New Reviews of Old Comics
The Avengers have always been an odd conflict for me. There are times I really, really like them. Out of all the comic titles I’ve read and collected over the years The Avengers are probably the title I have the most issues and the longest continuous run of (I’m pretty sure I have late 100’s through mid 300s straight through) with plenty of other ones interspersed between 1 and 400. Either 35 or 36 is the earliest I have, and I was more than a little excited when I picked that up for about five bucks in 1990. Then there are the times I find the Avengers to be a bit boring; maybe it’s the writer, maybe it’s the roster of heroes, I don’t know. Still, I’m like a crack addict and if I see an issue of The Avengers I can’t turn it away. Unless I’m absolutely positive I already have it.
I found this one along with two other Avengers issues and bought them all (you can count on two other reviews in the near future). If my collection weren’t such a disorganized mess I would go through them and see if one of these is a double, but I’m pretty sure they’re new to me. This issue declares, in true 70’s Marvel fashion “The most unexpected confrontation ever!” with six Avengers bursting through a wall toward a man sitting in a chair with his back to us for dramatic effect. Ooooo, who could it be? So the story opens with the team returning to Earth and the Quinjet getting no response from Jarvis (long serving Avenger’s butler for the uneducated). Clearly something is wrong so the team springs into full action mode searching (and destroying) the mansion. Subtlety is an art lost on most super heroes, especially in the 70s. Turns out special agent to the National Security Council, Henry Peter Gyrich is the one who broke in and dismantled the defenses to display how any clown could get in. Breaking in is part of his justification to tell the Avengers their special Security Clearance is under review and might be revoked. This sets off a minor fight scene, complete with name calling, between Cap and Iron Man that the Scarlet Witch breaks up. Despite what the covers says, the main plot of this issue is a different fight scene between one of the Guardians of the Galaxy and some mysterious but powerful dude I’m not familiar with (yet). Starhawk of the Guardians is literally turned to dust by the mysterious but powerful dude, and ultimately brought back to life to keep his secret; a secret known only to people who read Avengers #169. I’m not one of them (yet). “First Blood” was written by Jim Shooter with pencils by George Perez. This must be some of Perez’s earliest work because while it’s good, it’s far from his work in the mid to late 80s when he was doing some great pencil work with Crisis on Infinite Earths and Wonder Woman. You think the producers of the first Rambo movie stole the title from this comic?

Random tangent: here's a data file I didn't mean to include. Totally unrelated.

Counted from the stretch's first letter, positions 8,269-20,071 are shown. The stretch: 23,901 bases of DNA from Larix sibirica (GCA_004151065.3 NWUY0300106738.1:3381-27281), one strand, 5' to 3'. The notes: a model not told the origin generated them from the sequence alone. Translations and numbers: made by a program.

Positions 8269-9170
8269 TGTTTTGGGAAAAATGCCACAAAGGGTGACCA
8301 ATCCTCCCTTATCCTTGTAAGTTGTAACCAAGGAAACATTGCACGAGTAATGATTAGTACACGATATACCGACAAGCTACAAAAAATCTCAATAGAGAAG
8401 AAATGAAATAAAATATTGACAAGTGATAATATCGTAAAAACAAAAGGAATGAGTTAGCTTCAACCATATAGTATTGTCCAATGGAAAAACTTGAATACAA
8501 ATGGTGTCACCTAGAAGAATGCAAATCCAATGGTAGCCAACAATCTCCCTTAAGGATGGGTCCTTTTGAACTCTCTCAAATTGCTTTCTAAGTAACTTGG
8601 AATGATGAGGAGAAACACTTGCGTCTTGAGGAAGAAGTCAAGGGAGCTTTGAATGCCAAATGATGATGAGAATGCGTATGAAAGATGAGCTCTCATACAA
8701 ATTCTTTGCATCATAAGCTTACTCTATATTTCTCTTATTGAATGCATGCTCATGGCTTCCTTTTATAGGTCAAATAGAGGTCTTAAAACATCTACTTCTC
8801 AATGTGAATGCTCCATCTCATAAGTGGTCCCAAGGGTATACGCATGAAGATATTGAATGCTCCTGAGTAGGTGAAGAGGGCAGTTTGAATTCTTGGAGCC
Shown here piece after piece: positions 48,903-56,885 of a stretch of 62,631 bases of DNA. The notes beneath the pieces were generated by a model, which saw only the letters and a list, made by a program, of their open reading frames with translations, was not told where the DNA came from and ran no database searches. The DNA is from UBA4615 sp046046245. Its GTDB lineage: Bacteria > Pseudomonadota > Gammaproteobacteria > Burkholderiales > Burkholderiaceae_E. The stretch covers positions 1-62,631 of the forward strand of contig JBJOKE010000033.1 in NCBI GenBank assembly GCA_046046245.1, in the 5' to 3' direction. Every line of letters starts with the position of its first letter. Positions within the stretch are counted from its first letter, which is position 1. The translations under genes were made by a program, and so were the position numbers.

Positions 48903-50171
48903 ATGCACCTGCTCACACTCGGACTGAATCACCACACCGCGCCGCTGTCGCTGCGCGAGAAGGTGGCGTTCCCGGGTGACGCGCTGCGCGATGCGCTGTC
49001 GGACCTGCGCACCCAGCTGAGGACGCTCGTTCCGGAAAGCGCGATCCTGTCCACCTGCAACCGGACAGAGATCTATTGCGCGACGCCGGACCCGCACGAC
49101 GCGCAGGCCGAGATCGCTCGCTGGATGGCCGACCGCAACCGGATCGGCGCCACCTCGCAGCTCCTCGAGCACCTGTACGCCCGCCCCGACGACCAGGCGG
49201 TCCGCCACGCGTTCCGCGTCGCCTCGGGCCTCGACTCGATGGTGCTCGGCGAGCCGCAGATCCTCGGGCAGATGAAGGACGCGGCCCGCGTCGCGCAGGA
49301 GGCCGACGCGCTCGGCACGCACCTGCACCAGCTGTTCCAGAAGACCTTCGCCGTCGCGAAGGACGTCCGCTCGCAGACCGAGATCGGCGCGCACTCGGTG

Best Ads: “Super Sea Monkeys!” C’mon, you can admit it if you bought, sent away or begged for sea monkeys at some point in your life. There is no shame in it. So you got your sea monkeys and they were kind of disappointing; looked like crud floating in water. Another comic book ad rip-off, right? Well, these are Super Sea Monkeys so they’re even better. They eventually grow to a ½ inch long and can live up to a year or more. At one point the ad refers to Super Sea Monkeys as “freaks of nature”; if they were being sold today the copy writer would need to find a more politically correct term like “unusual but valuable contributors to society.” I found two surprising points in this ad. 1) Super Sea Monkeys only cost $1.50 including shipping and handling. Maybe that was a lot in 1977 dollars, but I still find it hard to believe anyone is making enough money to stay in business at a $1.50 per order. How many orders had to be filled just to pay for this ad? 2) Super Sea Monkeys are registered with the US Patent Office (#3,673,986). I didn’t know you could patent a living creature. Can you imagine being the guy who patented puppies? You’d be richer than Bill Gates or Warren Buffet combined! Think either of those guy ever wanted Sea Monkeys?